• having a less invasive surgery, which considerably lowers your risk of postoperative complications
  • a shorter recovery period since the surgery is less invasive, which means that you may return home on the same day
  • having a low risk of complications following the surgery since the surgeon does as little damage to your shoulder area as it is necessary to insert the medical instruments

Other benefits of undergoing rotator cuff surgery include the following:

  • a return of complete range of motion in your shoulder
  • complete pain relief in your shoulder
  • no more shoulder muscle weakness
  • sleeping better due to the disappearance of pain in your shoulder
  • regaining the ability to lift objects over your head when you are fully recovered


After rotator cuff surgery, you will have to wait between 4 and 6 months to experience a full recovery, based on the extent of your injury. It is important to know that recovery occurs in several different stages. The first step is managing your pain with anti-inflammatory medications such as ibuprofen or aspirin, applying ice to the surgical site, and resting as much as possible. Your arm will be immobilized in a sling for 4 to 6 weeks following the procedure. However, you will be allowed to return to your normal routine shortly after your rotator cuff surgery, but you will have to use only one arm – the healthy arm – to perform activities such as driving.

While your shoulder is healing, you will do physical therapy to ensure it is healing correctly and to make sure it will be as good as new after the surgery. The goal of physical therapy is to regain motion and strength in your affected shoulder. It is worthy of note that you may have to wait longer than 6 months before you can lift heavy objects. The bottom line as far as recovery goes is that you should always follow the advice of your orthopaedic surgeon, as each case of torn rotator cuff is unique and requires special care.


As with any other invasive surgical procedure, there are several risks involved in rotator cuff surgery, the most common being the following:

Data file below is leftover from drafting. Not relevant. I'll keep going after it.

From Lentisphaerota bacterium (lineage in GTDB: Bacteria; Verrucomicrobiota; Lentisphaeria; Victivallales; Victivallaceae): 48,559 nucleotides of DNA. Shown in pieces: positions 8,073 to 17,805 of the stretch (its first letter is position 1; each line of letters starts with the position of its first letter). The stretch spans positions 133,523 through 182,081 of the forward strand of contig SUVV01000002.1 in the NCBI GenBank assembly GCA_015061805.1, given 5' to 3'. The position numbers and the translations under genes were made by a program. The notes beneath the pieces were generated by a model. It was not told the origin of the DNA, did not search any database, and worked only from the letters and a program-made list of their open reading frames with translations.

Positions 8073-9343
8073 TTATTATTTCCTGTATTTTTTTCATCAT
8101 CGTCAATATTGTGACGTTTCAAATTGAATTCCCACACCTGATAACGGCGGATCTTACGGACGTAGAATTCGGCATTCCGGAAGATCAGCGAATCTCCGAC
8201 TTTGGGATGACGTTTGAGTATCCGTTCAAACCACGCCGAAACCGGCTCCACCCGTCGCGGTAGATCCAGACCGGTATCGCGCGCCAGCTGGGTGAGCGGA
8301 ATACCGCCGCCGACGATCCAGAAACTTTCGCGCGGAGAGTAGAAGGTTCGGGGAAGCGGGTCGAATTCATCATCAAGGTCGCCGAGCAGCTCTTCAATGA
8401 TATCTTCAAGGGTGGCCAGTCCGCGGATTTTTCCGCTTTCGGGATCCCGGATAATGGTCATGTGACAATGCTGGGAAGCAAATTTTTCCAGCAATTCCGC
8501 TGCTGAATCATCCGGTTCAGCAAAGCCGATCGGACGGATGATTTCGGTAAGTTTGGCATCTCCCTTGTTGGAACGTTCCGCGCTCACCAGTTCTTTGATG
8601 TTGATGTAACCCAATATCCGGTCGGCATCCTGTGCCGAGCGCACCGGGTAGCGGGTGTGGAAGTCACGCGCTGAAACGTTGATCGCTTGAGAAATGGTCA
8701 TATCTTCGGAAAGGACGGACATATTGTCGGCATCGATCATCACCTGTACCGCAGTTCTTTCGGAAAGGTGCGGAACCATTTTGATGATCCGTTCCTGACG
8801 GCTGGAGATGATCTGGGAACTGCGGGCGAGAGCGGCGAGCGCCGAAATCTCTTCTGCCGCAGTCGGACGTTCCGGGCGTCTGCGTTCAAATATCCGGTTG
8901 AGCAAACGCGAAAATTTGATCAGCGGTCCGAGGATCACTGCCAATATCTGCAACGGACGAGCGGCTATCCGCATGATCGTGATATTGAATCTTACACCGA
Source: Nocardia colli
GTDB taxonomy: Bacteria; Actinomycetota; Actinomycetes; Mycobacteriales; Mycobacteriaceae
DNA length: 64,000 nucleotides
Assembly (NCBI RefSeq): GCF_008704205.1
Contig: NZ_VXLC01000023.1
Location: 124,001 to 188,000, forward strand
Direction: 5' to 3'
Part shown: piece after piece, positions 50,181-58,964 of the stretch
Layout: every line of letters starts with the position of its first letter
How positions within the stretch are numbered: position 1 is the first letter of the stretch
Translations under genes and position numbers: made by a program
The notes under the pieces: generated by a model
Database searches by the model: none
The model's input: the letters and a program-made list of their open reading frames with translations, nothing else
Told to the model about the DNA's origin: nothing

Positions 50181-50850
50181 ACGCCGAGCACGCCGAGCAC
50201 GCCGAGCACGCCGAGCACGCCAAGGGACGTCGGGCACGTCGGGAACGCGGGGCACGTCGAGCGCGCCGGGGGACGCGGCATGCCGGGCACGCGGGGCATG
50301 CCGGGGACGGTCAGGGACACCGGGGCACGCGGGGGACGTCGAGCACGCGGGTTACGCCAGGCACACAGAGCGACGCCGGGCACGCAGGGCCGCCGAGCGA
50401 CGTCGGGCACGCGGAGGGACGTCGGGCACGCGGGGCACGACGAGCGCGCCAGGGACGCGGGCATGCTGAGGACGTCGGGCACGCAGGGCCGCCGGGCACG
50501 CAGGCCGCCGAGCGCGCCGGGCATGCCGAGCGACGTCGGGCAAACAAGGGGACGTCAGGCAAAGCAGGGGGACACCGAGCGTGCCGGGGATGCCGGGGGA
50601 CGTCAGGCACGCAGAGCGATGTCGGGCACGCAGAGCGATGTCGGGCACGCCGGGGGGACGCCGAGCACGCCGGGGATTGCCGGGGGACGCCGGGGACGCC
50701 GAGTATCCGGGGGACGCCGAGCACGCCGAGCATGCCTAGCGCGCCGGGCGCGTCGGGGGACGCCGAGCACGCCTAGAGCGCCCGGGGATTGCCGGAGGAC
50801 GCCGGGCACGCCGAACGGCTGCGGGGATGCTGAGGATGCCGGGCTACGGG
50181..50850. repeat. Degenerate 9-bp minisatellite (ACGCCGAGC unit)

• infection, which may be identified by abnormal redness, swelling, pain, and drainage of the incision
  • shoulder stiffness, which up to 20% of patients experience following rotator cuff surgery, but which goes away by itself within 6 to 12 months
  • lack of improvement, which means that you may not regain full motion, strength, and function in your shoulder if the procedure fails
  • nerve injury, which only 1% to 2% of patients experience because the shoulder joint is surrounded by numerous major nerves
  • retears, which usually happen with larger tendon tears, but which may be avoided if you follow the rules your surgeon gave you during recovery


While the rate of complications is low for rotator cuff surgery, some patients may, unfortunately, experience various problems that range in severity after they undergo this procedure, even if their orthopaedic surgeon has taken all the preventive measures possible. These complications are typically associated with rotator cuff surgery:

  • deltoid detachment
  • injury to adjacent nerves and blood vessels
  • allergic reaction to anesthesia
  • bleeding during or after the surgery
  • unsightly scarring of the skin
  • blood clots